Isaiah 35
Cambridge Bible for Schools and Colleges
Ch. 35. is full of reminiscences of earlier prophecies, chiefly from ch. 40 ff. Although there is no external mark of transition, there is no reason to doubt that it is the continuation of ch. 34, and that the brilliant contrast is designed.

The wilderness and the solitary place shall be glad for them; and the desert shall rejoice, and blossom as the rose.
1. solitary place] parched land (R.V. marg.).

The words for them should be omitted; what looks like a pronominal suffix in the Hebr. being produced by an assimilation of the verbal ending to the following consonant (so already Aben Ezra).

the rose is probably the autumn crocus (R.V. marg.). Song of Solomon 2:1 shews that a meadow-flower of striking beauty is meant. Many commentators prefer the narcissus, a spring flower exceptionally plentiful in the plain of Sharon. (Tristram, Nat. Hist. of the Bible, pp. 476 f.)

1, 2. Joy in the desert, now transformed into a fertile and luxuriant plain. Cf. ch. Isaiah 41:18 f.

It shall blossom abundantly, and rejoice even with joy and singing: the glory of Lebanon shall be given unto it, the excellency of Carmel and Sharon, they shall see the glory of the LORD, and the excellency of our God.
2. the glory of Lebanon … Carmel and Sharon] Cf. ch. Isaiah 33:9, Isaiah 29:17 (Isaiah 32:15).

they (lit. these) shall see the glory of the Lord] ch. Isaiah 40:5.

Strengthen ye the weak hands, and confirm the feeble knees.
3, 4. An exhortation to the despondent. For the figures of Isaiah 35:3 see Job 4:3-4.

Say to them that are of a fearful heart, Be strong, fear not: behold, your God will come with vengeance, even God with a recompence; he will come and save you.
4. Cf. Isaiah 40:9-10. them that are of a fearful heart] Lit. “the hasty of heart.” The phrase occurs with a different sense in ch. Isaiah 32:4.

behold, your God … recompence] Better (as R.V. marg.): behold your God! vengeance cometh, the recompence of God; He Himself, &c.

5, 6 a. The removal of bodily infirmities. How far the language is to be taken figuratively it may be difficult to say. Comp. ch. Isaiah 29:18, Isaiah 32:3-4.

6 b, 7. The transformation of the desert. Cf. ch. Isaiah 43:19-20, Isaiah 48:21, Isaiah 49:10.

Then the eyes of the blind shall be opened, and the ears of the deaf shall be unstopped.
Then shall the lame man leap as an hart, and the tongue of the dumb sing: for in the wilderness shall waters break out, and streams in the desert.
And the parched ground shall become a pool, and the thirsty land springs of water: in the habitation of dragons, where each lay, shall be grass with reeds and rushes.
7. the parched ground] The Hebr. word (shârâb, only again in Isaiah 49:10) is generally thought to be identical with Serâb, the Arabic name for the mirage (so R.V. marg.). Allusions to this remarkable optical phenomenon, by which even experienced travellers are often deceived, are, as might be expected, common in Arabic literature. Cf. Koran (Sura 24:39):—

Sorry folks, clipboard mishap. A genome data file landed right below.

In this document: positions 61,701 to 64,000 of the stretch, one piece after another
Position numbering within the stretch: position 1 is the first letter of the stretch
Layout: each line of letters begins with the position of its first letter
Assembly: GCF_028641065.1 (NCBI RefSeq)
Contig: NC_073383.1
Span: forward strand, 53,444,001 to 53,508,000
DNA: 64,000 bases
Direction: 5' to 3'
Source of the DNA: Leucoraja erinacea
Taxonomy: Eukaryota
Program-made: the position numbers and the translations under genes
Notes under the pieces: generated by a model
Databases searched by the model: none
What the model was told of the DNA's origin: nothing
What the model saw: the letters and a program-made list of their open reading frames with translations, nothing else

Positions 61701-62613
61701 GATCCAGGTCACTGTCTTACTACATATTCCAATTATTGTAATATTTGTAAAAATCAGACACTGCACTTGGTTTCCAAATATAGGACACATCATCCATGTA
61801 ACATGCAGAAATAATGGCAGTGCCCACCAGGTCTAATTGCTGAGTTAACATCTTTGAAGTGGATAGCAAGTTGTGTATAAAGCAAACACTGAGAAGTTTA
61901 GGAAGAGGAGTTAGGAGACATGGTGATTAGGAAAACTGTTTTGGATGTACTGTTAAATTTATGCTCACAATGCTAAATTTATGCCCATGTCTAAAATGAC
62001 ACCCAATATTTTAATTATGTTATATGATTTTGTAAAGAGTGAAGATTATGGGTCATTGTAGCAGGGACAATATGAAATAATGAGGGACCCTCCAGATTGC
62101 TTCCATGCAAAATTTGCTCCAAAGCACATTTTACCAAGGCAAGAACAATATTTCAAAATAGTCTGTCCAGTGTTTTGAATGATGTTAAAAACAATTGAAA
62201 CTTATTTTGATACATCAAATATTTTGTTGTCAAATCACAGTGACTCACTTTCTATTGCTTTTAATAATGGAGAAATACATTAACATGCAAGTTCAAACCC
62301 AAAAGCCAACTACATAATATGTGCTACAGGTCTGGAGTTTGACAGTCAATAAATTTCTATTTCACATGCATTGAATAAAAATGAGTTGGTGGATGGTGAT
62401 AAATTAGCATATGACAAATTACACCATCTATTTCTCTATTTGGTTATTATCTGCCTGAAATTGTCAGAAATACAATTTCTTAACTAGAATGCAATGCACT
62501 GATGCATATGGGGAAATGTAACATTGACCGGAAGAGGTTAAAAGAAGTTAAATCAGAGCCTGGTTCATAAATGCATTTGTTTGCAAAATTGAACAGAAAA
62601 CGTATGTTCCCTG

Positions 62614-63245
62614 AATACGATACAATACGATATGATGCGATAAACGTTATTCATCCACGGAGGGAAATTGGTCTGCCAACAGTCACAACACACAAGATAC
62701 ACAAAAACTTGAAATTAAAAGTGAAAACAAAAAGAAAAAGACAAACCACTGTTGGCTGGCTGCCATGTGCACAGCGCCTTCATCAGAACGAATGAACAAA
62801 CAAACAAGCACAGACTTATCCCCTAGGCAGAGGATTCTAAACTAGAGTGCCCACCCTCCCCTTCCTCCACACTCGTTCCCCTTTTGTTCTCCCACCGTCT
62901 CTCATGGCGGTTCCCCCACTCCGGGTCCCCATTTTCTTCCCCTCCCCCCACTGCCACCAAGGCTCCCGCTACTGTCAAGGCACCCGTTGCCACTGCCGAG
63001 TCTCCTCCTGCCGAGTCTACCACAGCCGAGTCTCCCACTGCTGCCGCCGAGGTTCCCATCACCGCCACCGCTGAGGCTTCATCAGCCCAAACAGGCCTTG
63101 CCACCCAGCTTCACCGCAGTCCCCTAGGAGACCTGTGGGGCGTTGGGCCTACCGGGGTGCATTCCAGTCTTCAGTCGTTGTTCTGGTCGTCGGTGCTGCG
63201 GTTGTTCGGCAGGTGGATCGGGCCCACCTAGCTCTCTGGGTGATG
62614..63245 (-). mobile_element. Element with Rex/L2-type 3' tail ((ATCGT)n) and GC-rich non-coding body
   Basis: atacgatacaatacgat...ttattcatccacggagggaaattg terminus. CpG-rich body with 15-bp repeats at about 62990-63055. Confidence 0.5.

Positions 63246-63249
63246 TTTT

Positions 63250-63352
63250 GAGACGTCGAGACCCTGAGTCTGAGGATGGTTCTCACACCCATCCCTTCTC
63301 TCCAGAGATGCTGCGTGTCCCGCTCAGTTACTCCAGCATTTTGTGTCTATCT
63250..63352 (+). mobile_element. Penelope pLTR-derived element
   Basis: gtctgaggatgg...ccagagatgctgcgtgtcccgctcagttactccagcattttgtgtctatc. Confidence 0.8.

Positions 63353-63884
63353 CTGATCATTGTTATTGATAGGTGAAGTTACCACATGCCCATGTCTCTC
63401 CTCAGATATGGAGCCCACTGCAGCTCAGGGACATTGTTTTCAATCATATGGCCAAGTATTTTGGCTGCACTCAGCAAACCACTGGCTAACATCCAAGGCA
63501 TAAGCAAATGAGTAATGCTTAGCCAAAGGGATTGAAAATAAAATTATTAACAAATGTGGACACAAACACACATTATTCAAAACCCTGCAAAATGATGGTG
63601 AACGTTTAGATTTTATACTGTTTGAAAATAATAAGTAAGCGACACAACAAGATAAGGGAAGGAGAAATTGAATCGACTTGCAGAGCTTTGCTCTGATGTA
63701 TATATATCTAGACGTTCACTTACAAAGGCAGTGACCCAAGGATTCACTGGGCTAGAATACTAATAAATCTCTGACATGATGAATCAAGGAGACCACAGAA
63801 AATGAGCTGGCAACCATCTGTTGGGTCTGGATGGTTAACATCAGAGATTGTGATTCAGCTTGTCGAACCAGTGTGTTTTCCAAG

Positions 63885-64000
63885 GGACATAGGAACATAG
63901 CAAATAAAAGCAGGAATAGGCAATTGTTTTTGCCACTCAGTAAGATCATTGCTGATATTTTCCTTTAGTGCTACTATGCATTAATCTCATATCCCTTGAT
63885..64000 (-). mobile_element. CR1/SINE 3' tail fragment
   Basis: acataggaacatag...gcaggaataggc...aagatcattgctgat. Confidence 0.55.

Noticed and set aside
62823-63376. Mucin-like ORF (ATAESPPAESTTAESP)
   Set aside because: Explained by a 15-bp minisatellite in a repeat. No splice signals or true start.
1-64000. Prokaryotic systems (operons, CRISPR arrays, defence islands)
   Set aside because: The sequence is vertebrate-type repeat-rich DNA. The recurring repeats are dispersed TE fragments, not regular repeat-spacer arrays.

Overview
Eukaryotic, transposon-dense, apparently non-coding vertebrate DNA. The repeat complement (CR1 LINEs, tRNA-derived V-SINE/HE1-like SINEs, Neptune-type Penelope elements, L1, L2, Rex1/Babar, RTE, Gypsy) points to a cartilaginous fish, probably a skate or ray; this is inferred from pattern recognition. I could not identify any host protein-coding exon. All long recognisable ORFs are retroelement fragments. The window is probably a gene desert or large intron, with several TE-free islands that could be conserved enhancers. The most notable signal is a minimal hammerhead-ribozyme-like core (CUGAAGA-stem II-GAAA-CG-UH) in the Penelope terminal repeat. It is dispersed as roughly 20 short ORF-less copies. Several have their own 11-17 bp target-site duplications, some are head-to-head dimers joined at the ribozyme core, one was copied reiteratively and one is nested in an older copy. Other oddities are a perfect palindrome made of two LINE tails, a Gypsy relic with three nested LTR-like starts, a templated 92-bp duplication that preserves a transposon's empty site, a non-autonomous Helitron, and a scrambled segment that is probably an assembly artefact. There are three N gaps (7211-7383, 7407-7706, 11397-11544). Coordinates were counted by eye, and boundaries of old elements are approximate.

“The works of the unbelievers are like the mirage in the desert;

The thirsty takes it for water, till he comes up to it and finds that it is nothing.”

(Quoted by Gesenius.) The idea in the text, therefore, would be that the illusion which mocks the thirsty caravan shall become a reality; water shall be as common in the desert as the mirage now is. The rendering “parched ground,” however, corresponds with Jewish usage and the ancient versions; and the sense “mirage” is unsuitable in ch. Isaiah 49:10.

in the habitation … rushes] A literal rendering of the Hebr. would be: “in the habitation of jackals, its lair, a court (the word rendered habitation’ in E.V. of ch. Isaiah 34:13) for reeds and rushes.” This yields no sense. The text appears to have suffered extensive mutilation.

And an highway shall be there, and a way, and it shall be called The way of holiness; the unclean shall not pass over it; but it shall be for those: the wayfaring men, though fools, shall not err therein.
8. The words and a way are superfluous, and may have originated through dittography.

but it shall be for those] Better (with an emendation of the text): but it shall be for his people. It is probable also that the next words should be joined to this clause,—“it shall be for His people when it walks in the way,” i.e. goes on pilgrimage. The verse as a whole suggests that the way is for the permanent use of pilgrims (cf. ch. Isaiah 19:23), not for the temporary purpose of the Return from Babylon (as in ch. Isaiah 43:19, &c.). Another proposed rendering is “and He Himself (Jehovah) walks in the way for them” (cf. ch. Isaiah 52:12). But this is less natural.

fools shall net err therein] If this clause be (as suggested) independent of the preceding, the meaning possibly is that fools shall not be there at all. The Hebr. word for “fool” (’ěvîl) connotes moral perversity, not merely the simplicity of inexperience (Job 5:3; Proverbs 1:7).

8–10. The highway in the desert. The image is founded on ch. Isaiah 40:3, Isaiah 43:19, Isaiah 49:11 (Isaiah 11:16).

No lion shall be there, nor any ravenous beast shall go up thereon, it shall not be found there; but the redeemed shall walk there:
9. the redeemed] cf. ch. Isaiah 51:10, Isaiah 62:12, Isaiah 63:4.

And the ransomed of the LORD shall return, and come to Zion with songs and everlasting joy upon their heads: they shall obtain joy and gladness, and sorrow and sighing shall flee away.
10. The verse is found verbatim in ch. Isaiah 51:11. Cf. also Isaiah 51:3, Isaiah 61:7.

everlasting joy shall be upon their heads] See ch. Isaiah 61:3—“a garland for ashes” (R.V.).

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